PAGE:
Michael Corbett, police chief of Willow Springs, Illinois, testified that he and Sergeant Steve Scarno recovered Paula's body from the Des Plaines River on September 6, 1974. Her body was unclothed except for a black halter top around her neck and two black high heel shoes on her feet. He also observed a tattoo on the lower right abdomen. He indicated that when he put a rope around the arms of the body, they were limp.

William Dado, an evidence technician, testified that in observing the body, it showed signs of bloating in the face and abdominal region, discoloration throughout the torso and extremities of the body, and skin slippage throughout the entire body. He also noticed a puncture-type wound to the right temple area at the hairline, a laceration of the right cheek area, the bridge of the nose and on the upper lip. He did not notice any rigor mortis.

David Brundage is a firearms examiner for the Illinois Department of Law Enforcement. He examined certain bullets removed from the body of decedent and concluded that they could have been fired from the gun introduced into evidence, but there were insufficient individual characteristics.

Dr. Joseph Claparols, a pathologist, testified that he conducted an autopsy on Paula and completed a protocol. An examination of her body revealed the palms of her hands and the soles of her feet were wrinkled and white from immersion in water. The skin of her body showed desquamation caused by blistering and peeling of the superficial layers of the skin. There was a reddening of her external genitalia. He did not record any bloating of the skin in the neck area. He observed lacerations on the face, on the bridge of the nose, right cheek and left upper lip. He also saw a fracture of the nose. Those injuries could be pre-mortem but most of the bloating is post-mortem. There was a pink staining of the inner lining of the heart, caused by breakdown of hemoglobin. This stain was post-mortem. It was his opinion that the cause of death was a bullet wound to the head, with laceration of the brain.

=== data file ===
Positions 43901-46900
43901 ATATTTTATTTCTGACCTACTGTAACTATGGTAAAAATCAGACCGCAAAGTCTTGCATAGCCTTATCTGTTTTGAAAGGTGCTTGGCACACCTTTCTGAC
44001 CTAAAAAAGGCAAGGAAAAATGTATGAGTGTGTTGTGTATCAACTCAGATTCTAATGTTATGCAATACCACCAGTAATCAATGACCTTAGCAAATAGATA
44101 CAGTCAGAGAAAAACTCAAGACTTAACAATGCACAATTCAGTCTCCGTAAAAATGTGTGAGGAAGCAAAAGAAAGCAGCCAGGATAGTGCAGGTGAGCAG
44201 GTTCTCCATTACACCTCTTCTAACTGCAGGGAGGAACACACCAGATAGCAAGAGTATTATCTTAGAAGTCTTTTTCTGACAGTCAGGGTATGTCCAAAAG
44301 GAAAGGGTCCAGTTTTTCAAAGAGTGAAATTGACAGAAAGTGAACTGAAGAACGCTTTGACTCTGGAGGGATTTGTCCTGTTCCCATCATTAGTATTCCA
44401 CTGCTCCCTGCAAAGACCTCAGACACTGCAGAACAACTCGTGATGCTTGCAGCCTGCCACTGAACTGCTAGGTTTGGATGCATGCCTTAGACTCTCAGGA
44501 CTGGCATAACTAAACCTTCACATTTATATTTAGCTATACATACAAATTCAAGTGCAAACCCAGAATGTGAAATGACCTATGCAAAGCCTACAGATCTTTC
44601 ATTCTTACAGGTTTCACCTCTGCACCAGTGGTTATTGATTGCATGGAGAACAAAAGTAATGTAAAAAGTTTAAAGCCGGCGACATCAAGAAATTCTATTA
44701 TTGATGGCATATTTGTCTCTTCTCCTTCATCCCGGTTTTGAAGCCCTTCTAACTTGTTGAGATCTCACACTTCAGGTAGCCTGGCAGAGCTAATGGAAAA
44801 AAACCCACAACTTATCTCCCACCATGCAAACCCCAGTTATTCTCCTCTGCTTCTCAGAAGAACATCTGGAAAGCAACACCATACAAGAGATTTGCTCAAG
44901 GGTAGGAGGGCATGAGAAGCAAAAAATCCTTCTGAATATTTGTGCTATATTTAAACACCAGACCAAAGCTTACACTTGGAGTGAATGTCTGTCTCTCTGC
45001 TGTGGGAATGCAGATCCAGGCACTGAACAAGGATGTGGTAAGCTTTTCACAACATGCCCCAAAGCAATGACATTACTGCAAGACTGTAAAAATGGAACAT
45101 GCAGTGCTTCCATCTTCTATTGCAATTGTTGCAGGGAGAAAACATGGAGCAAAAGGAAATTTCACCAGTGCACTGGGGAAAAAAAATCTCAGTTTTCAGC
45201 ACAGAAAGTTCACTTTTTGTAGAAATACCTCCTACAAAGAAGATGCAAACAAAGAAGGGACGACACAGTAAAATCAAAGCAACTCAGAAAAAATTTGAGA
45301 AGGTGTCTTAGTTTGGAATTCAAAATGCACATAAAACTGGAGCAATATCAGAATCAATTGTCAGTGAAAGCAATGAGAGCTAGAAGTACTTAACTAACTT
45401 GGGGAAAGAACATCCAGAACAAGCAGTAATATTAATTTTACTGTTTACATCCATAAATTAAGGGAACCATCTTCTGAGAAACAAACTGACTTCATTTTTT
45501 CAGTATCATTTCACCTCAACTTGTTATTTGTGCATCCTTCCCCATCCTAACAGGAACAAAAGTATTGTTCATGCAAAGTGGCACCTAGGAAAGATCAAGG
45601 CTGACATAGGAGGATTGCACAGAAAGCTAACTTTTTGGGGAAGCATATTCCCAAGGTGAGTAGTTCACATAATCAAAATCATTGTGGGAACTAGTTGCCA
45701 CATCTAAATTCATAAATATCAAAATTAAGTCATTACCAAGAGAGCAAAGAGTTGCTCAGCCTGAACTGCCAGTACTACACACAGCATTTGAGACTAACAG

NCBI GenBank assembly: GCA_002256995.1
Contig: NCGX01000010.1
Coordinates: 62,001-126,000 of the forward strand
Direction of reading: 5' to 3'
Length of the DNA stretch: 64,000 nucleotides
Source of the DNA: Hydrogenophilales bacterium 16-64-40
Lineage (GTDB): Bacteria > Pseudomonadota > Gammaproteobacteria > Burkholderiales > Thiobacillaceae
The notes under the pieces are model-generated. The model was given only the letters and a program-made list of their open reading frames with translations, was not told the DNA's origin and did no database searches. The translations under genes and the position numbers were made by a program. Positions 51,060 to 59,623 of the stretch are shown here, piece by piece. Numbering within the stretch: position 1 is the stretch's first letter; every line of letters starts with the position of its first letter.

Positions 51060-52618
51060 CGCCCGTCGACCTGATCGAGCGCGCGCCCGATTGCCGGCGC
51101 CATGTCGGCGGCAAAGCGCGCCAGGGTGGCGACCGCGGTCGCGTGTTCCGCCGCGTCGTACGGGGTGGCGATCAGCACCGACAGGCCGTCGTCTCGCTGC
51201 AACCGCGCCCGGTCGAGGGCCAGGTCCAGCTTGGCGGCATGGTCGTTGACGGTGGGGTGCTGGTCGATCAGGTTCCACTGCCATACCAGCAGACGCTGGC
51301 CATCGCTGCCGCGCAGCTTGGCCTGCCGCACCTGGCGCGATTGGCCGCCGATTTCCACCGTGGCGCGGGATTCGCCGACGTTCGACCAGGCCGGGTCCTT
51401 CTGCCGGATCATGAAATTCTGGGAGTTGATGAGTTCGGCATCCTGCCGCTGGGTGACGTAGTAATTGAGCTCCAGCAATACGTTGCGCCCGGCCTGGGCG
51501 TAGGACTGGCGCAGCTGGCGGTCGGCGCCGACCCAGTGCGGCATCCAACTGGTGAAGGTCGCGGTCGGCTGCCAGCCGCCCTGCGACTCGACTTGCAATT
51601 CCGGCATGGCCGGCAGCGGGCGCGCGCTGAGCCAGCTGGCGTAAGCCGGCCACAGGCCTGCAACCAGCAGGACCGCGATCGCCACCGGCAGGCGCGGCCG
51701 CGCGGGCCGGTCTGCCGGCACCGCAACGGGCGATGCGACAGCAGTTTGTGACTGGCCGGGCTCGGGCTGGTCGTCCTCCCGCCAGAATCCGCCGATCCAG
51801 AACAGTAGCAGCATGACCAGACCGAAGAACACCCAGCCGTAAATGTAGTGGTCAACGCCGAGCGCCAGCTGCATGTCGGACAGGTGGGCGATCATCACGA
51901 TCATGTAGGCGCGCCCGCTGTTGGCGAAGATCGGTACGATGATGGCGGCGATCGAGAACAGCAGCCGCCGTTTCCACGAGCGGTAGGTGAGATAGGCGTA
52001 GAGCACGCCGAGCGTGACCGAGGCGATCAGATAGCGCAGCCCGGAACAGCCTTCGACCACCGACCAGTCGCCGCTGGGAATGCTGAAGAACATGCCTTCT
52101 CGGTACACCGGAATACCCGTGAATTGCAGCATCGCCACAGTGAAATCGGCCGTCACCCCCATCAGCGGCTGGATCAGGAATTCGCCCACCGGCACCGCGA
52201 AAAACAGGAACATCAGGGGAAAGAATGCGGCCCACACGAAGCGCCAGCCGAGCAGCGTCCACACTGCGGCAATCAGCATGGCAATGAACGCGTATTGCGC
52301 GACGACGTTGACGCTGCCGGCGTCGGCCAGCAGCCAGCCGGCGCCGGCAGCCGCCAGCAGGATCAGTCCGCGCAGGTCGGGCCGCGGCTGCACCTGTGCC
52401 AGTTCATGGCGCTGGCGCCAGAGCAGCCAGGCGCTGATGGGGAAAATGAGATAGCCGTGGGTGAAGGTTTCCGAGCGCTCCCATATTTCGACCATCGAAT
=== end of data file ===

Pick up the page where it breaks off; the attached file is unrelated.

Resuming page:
On cross-examination, he stated that he did not actually weigh or measure the body and that his protocol indicated minimal rigidity of the lower extremities.

Sworn testimony of defendant was then read to the jury from the May 10, 1976, trial. That testimony indicated that defendant went to a wrestling match on August 31, 1974. He denied he knew Paula or that he saw her in the tavern. He also denied having borrowed the gun from "Animal."

Leo Breen, Chicago White Sox treasurer, testified that business records of the White Sox indicated that a baseball game took place the night of August 31, 1974. A wrestling match was held at Comiskey Park on September 7, 1974.

Defense Case

Dr. Cedric Keith Simpson, a pathologist and professor of forensic pathology, testified that in his opinion it was impossible for Paula to have been killed on September 1. He estimated that she died between September 3 and 4 after reviewing various materials concerning the decedent, including a factual summary, the protocol and numerous photographs.